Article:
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Ok - which would motivate you more... A chance to win a date with Angelina Jolie or a chance to win a date with Brad Pitt?

Weird question, right?  I was watching a TV discussion about Hollywood's "most beautiful couple", and for some strange reason, I saw an educational corollary buried beneath it.  

Here's the point: If you would be motivated by a chance to win a date with Angelina Jolie, then a chance to win a date with Brad Pitt probably wouldn't do much for you.  And if you'd do anything for a date with Brad Pitt, you probably don't care too much about a chance to go out with Angelina Jolie.  This got me thinking about external motivators and how they're often used - or misused - by educators.  

External motivators don't cause people to be motivated if they don't already care about the external motivator.  External motivators don't create new motivation - they just reinforce motivators already in place.

The purpose of this post is not to encourage or discourage the use of external motivation.  The purpose is to challenge educators to look at such motivators with a dose of reality - not all motivators will work for all students and not all are appropriate to use in all situations.

As I have worked with teachers around the country on the topic of assessment and grading, it is rather easy to help people reach a level of cognitive agreement with the concept of making sure that a grade assigned to a student represents mastery.  But many teachers struggle with the fear that if they assign grades based on mastery they will lose the "carrot and stick" of rewarding with points or assigning low grades and zeroes.  I don't pretend to have the answer to every hypothetical or potential grading and assessment situation - and I definitely don't believe there is a one size fits all solution that works in every class with every student.  But I do know the following to be true:

  1. Students who routinely do not turn in work or make up missed assignments tend to not be motivated by the fear of the zero or the low grade - or they would have done the work in the first place.  I'm not suggesting that a zero or low grade couldn't be appropriate in certain situations, but we just shouldn't fool ourselves into thinking that this external motivator was ever working with these students to begin with.  To tell a routine "zero-getter" that he'll receive a zero if he doesn't turn in his work would be like telling me I'll lose out on a date with Brad Pitt if I don't do my work.  BTW - I didn't mention this earlier but I would be much more motivated by a chance to win a date with Angelina Jolie!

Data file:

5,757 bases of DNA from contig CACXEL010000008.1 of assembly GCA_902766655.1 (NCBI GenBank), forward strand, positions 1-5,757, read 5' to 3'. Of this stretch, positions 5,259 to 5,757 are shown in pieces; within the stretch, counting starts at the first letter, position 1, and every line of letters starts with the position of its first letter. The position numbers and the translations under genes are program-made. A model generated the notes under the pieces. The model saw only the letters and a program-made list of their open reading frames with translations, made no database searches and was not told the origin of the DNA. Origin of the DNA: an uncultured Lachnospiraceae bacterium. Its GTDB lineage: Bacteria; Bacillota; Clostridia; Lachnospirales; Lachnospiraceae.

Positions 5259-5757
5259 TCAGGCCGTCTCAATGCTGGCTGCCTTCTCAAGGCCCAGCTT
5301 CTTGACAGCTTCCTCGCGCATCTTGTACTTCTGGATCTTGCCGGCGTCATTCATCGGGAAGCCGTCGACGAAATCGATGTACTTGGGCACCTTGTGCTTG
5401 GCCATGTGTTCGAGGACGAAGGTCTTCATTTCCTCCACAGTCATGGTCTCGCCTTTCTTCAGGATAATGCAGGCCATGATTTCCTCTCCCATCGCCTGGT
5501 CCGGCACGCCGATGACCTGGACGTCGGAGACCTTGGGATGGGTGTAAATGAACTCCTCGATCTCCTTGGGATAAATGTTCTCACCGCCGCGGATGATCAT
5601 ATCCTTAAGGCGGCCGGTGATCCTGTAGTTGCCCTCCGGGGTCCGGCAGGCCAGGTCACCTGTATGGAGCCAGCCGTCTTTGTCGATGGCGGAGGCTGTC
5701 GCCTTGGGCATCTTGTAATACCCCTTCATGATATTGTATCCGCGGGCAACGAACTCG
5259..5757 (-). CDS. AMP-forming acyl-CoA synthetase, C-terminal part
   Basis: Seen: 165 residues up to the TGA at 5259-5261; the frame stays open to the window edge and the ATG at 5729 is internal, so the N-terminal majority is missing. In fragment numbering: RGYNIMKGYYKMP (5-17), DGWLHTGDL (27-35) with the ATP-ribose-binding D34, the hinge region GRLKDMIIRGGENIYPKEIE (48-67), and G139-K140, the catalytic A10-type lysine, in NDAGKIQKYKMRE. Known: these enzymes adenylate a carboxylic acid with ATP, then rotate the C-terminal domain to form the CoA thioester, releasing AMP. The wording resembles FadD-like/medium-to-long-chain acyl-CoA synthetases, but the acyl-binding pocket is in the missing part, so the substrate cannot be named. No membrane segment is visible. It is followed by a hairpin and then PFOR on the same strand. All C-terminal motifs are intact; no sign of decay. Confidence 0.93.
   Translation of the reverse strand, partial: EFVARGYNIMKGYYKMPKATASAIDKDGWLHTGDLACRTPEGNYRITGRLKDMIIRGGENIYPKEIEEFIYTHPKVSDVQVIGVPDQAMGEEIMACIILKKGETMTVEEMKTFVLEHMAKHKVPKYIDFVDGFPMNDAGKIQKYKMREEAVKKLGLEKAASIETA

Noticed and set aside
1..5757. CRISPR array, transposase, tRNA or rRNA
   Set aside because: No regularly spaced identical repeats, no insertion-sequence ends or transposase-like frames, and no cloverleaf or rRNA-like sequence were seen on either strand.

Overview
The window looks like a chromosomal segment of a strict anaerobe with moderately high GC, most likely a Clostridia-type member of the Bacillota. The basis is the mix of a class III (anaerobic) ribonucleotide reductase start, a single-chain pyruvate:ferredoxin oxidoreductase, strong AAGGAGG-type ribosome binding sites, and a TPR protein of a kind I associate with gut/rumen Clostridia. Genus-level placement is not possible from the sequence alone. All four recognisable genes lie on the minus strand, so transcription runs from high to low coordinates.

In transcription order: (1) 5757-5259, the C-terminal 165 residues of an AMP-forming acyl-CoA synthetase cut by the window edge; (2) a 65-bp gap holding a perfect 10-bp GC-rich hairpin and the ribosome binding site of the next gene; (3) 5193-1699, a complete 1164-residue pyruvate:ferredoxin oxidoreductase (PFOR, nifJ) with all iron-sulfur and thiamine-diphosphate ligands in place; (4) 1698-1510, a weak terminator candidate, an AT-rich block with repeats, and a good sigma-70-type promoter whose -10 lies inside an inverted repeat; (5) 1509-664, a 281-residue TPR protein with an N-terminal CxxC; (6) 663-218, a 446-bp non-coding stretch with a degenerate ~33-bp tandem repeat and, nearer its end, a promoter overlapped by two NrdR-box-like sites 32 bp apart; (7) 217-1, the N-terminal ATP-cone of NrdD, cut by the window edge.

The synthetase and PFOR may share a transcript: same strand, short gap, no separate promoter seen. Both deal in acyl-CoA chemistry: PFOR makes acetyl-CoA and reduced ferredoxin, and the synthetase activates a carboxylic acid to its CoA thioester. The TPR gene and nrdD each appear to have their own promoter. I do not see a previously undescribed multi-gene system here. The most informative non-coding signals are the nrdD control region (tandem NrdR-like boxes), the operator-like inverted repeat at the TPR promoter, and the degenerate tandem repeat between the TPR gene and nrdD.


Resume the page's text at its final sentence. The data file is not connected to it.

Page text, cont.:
2. Students who already care about their grades are the ones motivated by grades and earning points because they already care about those external motivators.  Over the years teachers have used grades as carrots and sticks with these students to encourage compliance.  However, these are the students who drive us crazy when they seem to only care about are earning points rather than learning content.  So using grades as the primary motivator to get these students to do work is a problem for another reason - it promotes the idea students have that points are more important than learning.
  3. When grades are used as inappropriate carrots and sticks - v. appropriate - then grades become falsified.  Rather than communicate mastery, they begin to represent how hard a student worked or how much they worked instead of what they learned.  This is unacceptable - unless your goal is for the grade to represent effort more than or as much as mastery.

It's really hard to blame teachers for using grades as carrots and sticks.  After all, it's been done this way forever.  We are all products of an educational system that operates as though everyone is motivated by the same external factors and that trains students to only work for external motivators.  Our teachers did this - our universities taught us to teach this way - our school divisions' grading systems are usually set up this way - it's just the way it's always been.

But that doesn't mean it has to stay this way.

While it's fine to come up with carrots and sticks that work in your classroom with individual students it's not fine to:

  1. Have a "bag of motivational tricks" so limited that we end up trying to use tricks we know won't work with certain students instead of searching for other ways to motivate, inspire, encourage, and successfully demand that students work.
  2. Foster the misguided idea that collecting points is more important than learning.
  3. Assign final grades that we know do not reflect content knowledge and skills gained as a result of our excellent teaching.